June 19, 2018
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Poor households take lead in abandoning land lines

Bridget Brown | BDN FILE
Bridget Brown | BDN FILE
By Nomaan Merchant and Alan Fram, The Associated Press

LITTLE ROCK, Ark. — In a financial and technological role reversal, a growing number of Americans are getting rid of their old telephones and using only cell phones, a trend being led not by the high-tech elite but by people in poorer states as a way to save money.

Government estimates released Wednesday show at least 30 percent of adults in 10 states rely entirely on cell phones, with the highest percentage in Arkansas and Mississippi, where many cannot afford to pay for two separate lines.

Wealthier households have been slower to use wireless technology as their sole means of making calls.

“The answer’s obvious: No one has money here,” said John N. Daigle, a professor of electrical engineering at the University of Mississippi with broad experience in the telecommunications industry. “If they can do without a land line, they’ll do it to save money.”

William Phillips of North Little Rock says he grew tired of paying for a land line his family rarely used. So he and his wife dumped their old phone and now have prepaid cell phones that cost a total of $75 a month.

Phillips, a 39-year-old commercial pilot, taught his 12-year-old son, who doesn’t have a phone, how to email him rather than call when the boy is at home.

“I’ve heard people talk about it, that they ought to do it,” Phillips said. “They’re just hanging onto that phone number.”

About 35 percent of adults in Arkansas and Mississippi have only cell phones, according to figures from the federal Centers for Disease Control and Prevention.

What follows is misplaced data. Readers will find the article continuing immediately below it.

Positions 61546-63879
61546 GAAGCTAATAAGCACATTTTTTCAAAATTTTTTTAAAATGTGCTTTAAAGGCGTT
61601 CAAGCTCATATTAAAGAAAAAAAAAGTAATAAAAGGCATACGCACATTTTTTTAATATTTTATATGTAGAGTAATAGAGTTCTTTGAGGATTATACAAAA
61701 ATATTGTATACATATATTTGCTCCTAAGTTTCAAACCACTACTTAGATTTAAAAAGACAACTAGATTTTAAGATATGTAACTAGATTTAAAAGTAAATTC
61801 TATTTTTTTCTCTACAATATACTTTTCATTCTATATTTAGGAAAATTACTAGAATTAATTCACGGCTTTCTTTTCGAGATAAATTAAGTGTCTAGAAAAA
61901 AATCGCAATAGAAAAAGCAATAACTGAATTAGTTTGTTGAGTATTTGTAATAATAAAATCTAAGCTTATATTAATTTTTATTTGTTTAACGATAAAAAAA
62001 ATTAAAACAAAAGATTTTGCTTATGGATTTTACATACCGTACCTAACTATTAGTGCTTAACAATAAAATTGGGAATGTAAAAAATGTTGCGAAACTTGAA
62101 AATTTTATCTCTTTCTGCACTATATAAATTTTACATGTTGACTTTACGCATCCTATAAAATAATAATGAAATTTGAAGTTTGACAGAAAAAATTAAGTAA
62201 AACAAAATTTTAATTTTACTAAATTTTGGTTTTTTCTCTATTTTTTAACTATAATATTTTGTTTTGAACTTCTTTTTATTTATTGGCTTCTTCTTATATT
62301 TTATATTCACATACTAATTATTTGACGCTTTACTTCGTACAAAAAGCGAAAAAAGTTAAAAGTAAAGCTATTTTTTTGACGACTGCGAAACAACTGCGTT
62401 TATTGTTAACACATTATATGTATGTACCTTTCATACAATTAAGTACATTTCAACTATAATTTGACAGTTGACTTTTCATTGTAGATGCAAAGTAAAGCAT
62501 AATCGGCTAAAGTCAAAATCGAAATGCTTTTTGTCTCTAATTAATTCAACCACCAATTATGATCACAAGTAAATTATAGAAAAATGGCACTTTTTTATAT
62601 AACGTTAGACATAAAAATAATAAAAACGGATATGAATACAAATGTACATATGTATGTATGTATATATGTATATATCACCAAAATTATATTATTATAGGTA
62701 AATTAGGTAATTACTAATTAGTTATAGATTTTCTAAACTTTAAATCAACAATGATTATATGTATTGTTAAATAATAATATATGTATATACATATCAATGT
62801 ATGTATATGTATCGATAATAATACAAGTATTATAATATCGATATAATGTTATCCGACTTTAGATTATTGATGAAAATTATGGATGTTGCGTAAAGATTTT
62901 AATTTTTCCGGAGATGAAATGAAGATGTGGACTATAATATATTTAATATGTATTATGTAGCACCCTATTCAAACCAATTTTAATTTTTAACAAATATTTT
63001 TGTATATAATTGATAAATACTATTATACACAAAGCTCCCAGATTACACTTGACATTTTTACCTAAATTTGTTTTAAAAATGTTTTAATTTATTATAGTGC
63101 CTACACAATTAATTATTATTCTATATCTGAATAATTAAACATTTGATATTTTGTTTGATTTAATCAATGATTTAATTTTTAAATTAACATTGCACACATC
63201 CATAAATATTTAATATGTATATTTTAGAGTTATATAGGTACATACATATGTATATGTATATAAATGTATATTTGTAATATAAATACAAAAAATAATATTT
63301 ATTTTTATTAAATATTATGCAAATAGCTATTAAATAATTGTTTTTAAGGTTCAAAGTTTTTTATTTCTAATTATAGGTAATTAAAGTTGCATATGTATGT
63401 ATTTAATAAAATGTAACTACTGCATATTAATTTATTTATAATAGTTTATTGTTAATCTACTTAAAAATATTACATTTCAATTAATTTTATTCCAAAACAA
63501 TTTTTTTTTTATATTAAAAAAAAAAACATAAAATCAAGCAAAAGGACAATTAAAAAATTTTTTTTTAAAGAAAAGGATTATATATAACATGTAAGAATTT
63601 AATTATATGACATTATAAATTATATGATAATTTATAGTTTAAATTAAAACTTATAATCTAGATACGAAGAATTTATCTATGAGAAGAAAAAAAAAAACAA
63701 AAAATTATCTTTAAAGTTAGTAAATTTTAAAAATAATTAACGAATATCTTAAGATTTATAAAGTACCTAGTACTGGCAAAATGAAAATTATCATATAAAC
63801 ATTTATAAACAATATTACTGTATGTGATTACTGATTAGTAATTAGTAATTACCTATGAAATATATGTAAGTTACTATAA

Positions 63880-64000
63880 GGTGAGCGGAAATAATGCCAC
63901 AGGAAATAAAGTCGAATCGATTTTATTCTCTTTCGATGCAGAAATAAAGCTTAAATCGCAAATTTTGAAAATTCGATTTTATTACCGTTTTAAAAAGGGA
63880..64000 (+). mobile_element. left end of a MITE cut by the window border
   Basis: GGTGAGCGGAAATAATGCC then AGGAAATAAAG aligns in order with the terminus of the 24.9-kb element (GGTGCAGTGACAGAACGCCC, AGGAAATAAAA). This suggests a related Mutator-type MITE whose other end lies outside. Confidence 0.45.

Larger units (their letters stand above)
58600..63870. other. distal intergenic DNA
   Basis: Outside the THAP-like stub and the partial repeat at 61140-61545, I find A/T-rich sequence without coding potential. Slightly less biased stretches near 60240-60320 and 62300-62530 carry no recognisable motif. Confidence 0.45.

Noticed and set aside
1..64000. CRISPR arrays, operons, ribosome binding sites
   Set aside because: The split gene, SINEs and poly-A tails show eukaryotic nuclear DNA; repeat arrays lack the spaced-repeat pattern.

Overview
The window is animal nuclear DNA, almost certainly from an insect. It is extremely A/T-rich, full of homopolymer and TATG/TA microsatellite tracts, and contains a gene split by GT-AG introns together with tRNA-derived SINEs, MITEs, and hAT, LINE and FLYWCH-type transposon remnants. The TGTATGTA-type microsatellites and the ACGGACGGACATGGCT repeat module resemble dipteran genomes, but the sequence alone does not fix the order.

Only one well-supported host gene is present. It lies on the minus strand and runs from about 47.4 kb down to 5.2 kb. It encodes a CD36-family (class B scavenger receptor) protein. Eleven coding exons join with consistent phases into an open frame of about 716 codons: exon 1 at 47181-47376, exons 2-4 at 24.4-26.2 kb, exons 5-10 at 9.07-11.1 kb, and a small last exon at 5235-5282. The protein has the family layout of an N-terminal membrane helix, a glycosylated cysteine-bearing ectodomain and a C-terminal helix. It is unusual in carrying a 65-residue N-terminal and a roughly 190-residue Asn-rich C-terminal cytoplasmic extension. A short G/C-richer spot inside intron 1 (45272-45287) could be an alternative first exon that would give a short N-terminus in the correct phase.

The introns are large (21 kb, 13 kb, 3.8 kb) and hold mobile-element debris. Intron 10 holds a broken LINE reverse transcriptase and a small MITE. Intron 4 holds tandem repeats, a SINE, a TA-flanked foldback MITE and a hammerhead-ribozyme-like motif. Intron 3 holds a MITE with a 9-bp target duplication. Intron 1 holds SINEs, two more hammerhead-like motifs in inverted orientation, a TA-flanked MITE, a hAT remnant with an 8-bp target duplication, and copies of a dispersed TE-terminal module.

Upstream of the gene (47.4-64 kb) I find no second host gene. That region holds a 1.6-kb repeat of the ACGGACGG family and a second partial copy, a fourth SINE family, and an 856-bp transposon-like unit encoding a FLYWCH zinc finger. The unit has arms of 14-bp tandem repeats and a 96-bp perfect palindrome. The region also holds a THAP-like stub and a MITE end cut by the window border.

In New Jersey and Rhode Island, the states where the smallest proportion of people depend strictly on wireless phones, that figure is only 13 percent.

Mississippi has the highest poverty rate in the nation — 21.9 percent in 2009, according to the Census Bureau. The Arkansas figure was 18.8 percent. The nationwide rate is 14.3 percent.

In 2009, the Census Bureau defined poverty as a single person making less than $11,000 a year or a family of four making less than $22,000 a year.

“I think people decide, ‘I can afford one but not the other,’” said Ellen Reddy, who works for a nonprofit community center that helps low-income residents in Holmes County, Miss. She said poor people in her area often have cell phones with a limited number of minutes.

“When the minutes are gone, oftentimes we can’t reach our families,” Reddy said. “I think people are making choices.”

The number of American households that rely exclusively on cell phones has been growing steadily nationwide, hitting 27 percent in the first half of 2010, an eightfold increase in just six years. Arkansas has had the greatest increase, with 15 percentage points. New Jersey’s 7 percentage-point growth was the lowest.

Donielle Flowers of Little Rock doesn’t remember the last time she had a land line. She’s chosen to carry one of two cell phones — a free, government-subsidized phone with 250 minutes a month, and a prepaid phone that costs $60 a month.

“It’s an extra bill,” Flowers, 34, said of land lines. “I’m rarely at home, so I just need a cell phone. I’d be lost without it.”